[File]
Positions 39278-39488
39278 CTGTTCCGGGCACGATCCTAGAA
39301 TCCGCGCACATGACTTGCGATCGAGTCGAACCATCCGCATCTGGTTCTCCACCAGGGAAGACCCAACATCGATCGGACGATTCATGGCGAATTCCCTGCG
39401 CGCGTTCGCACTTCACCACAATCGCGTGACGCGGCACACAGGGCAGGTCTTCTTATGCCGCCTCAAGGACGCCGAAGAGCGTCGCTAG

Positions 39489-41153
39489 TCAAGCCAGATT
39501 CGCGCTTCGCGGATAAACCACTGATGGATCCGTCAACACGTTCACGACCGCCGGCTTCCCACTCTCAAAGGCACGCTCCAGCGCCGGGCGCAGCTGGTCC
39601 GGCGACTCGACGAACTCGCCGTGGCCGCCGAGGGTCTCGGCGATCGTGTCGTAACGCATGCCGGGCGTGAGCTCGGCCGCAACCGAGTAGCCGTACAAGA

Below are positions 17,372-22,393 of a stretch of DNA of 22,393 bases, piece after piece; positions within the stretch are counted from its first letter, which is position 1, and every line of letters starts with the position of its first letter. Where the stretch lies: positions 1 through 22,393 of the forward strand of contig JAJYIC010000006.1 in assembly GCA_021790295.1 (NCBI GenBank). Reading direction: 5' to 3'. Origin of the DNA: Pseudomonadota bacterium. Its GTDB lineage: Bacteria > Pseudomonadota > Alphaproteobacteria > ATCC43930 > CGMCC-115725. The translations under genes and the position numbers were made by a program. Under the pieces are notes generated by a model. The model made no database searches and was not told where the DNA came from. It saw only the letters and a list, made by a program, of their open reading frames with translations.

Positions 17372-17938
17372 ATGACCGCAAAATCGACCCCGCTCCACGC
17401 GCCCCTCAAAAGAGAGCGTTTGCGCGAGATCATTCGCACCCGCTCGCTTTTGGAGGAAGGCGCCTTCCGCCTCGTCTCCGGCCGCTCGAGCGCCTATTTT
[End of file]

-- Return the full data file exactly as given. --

Positions 39278-39488
39278 CTGTTCCGGGCACGATCCTAGAA
39301 TCCGCGCACATGACTTGCGATCGAGTCGAACCATCCGCATCTGGTTCTCCACCAGGGAAGACCCAACATCGATCGGACGATTCATGGCGAATTCCCTGCG
39401 CGCGTTCGCACTTCACCACAATCGCGTGACGCGGCACACAGGGCAGGTCTTCTTATGCCGCCTCAAGGACGCCGAAGAGCGTCGCTAG

Positions 39489-41153
39489 TCAAGCCAGATT
39501 CGCGCTTCGCGGATAAACCACTGATGGATCCGTCAACACGTTCACGACCGCCGGCTTCCCACTCTCAAAGGCACGCTCCAGCGCCGGGCGCAGCTGGTCC
39601 GGCGACTCGACGAACTCGCCGTGGCCGCCGAGGGTCTCGGCGATCGTGTCGTAACGCATGCCGGGCGTGAGCTCGGCCGCAACCGAGTAGCCGTACAAGA

Below are positions 17,372-22,393 of a stretch of DNA of 22,393 bases, piece after piece; positions within the stretch are counted from its first letter, which is position 1, and every line of letters starts with the position of its first letter. Where the stretch lies: positions 1 through 22,393 of the forward strand of contig JAJYIC010000006.1 in assembly GCA_021790295.1 (NCBI GenBank). Reading direction: 5' to 3'. Origin of the DNA: Pseudomonadota bacterium. Its GTDB lineage: Bacteria > Pseudomonadota > Alphaproteobacteria > ATCC43930 > CGMCC-115725. The translations under genes and the position numbers were made by a program. Under the pieces are notes generated by a model. The model made no database searches and was not told where the DNA came from. It saw only the letters and a list, made by a program, of their open reading frames with translations.

Positions 17372-17938
17372 ATGACCGCAAAATCGACCCCGCTCCACGC
17401 GCCCCTCAAAAGAGAGCGTTTGCGCGAGATCATTCGCACCCGCTCGCTTTTGGAGGAAGGCGCCTTCCGCCTCGTCTCCGGCCGCTCGAGCGCCTATTTT